Anywheres vs Somewheres and The New Geography of Work
The location of work has changed for half the workforce. When the world opens up again many will join the Digital Nomads because they can work anywhere. Others will need to stay local. This will have big implications for employers, and city economies too.
Anywheres Vs Somewheres
Any discussion on the future of work quickly moves to the future of society and involves politics.
Political power battles are constant:
- capital vs labour — see for example Uber’s recent PR
- those with Covid vaccines, and those without
- young vs old — public spending clashes on education and health care
In David Goodhart’s book, “The Road to Somewhere: The Populist Revolt and the Future of Politics”, he adds another political power battle.
In his view, the main fault line in contemporary society is not between right and left, or capitalists and socialists.
It’s between the people who see the world from Anywhere and the people who see it from Somewhere. This can help explain recent political events.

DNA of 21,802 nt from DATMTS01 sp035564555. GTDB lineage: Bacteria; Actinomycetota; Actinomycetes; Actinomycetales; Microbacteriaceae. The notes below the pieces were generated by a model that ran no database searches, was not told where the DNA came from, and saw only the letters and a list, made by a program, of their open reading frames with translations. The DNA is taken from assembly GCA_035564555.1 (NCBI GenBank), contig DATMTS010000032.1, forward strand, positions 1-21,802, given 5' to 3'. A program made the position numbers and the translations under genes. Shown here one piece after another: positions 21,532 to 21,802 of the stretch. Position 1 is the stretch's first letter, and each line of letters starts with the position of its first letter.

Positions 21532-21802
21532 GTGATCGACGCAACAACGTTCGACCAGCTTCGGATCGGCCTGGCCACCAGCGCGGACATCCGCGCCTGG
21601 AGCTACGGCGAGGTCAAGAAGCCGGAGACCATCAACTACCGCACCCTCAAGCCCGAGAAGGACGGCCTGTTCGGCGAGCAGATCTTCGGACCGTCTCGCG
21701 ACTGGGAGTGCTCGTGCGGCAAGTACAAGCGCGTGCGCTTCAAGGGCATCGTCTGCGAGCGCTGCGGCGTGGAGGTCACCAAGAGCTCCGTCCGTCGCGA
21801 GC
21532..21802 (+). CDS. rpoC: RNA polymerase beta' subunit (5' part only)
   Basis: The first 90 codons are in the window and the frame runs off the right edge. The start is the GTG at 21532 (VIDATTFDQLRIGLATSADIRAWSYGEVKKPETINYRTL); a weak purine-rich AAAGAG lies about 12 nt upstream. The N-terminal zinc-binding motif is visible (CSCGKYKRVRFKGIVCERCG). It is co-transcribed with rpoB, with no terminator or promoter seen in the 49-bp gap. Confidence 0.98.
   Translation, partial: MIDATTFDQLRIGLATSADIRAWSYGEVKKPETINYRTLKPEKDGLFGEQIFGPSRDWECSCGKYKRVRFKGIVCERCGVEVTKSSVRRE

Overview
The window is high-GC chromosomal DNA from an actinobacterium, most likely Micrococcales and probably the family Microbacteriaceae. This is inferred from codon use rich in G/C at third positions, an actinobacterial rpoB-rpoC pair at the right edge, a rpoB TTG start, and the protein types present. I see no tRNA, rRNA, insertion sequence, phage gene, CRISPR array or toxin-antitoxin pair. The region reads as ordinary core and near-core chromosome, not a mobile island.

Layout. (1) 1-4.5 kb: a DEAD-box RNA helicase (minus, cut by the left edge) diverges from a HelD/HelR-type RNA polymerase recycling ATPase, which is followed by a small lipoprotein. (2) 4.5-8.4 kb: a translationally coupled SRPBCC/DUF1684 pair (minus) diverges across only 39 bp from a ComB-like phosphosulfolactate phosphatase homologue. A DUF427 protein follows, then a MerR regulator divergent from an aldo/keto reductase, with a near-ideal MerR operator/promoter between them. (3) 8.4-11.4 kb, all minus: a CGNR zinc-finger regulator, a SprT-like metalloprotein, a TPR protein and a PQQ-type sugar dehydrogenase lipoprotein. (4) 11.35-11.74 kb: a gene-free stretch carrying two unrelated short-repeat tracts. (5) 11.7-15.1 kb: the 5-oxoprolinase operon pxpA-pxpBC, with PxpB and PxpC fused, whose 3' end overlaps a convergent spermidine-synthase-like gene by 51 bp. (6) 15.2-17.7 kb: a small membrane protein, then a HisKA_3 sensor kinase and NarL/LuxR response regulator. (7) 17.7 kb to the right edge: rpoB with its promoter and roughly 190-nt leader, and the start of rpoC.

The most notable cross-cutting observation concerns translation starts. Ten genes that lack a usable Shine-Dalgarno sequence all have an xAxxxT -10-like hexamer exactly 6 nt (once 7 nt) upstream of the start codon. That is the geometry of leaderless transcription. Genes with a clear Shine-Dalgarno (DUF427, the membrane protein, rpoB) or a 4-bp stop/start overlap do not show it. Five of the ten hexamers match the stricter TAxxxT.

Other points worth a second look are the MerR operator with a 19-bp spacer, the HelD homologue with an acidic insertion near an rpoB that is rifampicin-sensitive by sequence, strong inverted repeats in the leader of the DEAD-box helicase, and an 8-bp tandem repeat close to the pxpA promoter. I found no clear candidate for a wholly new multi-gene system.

The Anywheres are footloose, often urban, socially liberal and university educated.
The Somewheres are rooted in a specific place or community, usually a small town or in the countryside, socially conservative, often less educated.
He cites UK polling evidence to show that Somewheres make up roughly half the population, with Anywheres accounting for 20% to 25% and the rest classified as “Inbetweeners”.
It’s one way to look at society, but what might it mean for the future of work?
According to a new report, one in five jobs can be classified as ‘Anywhere Jobs’.
These include programmers, engineers, and designers and have characteristics that mean they can be done remotely. In the UK for example, they estimate that 6 million jobs can now be classified as anywhere jobs.
This is part of a broader trend where individuals are able to earn outside of traditional employment, using platforms. The report references my essay, ‘Unleashing the Decentralised Workforce’ — a world where solopreneurs can set up digital shops, teachers can teach students remotely, and gamers can earn income by sharing their Fortnite prowess on Twitch. This has big implications for careers, education and society.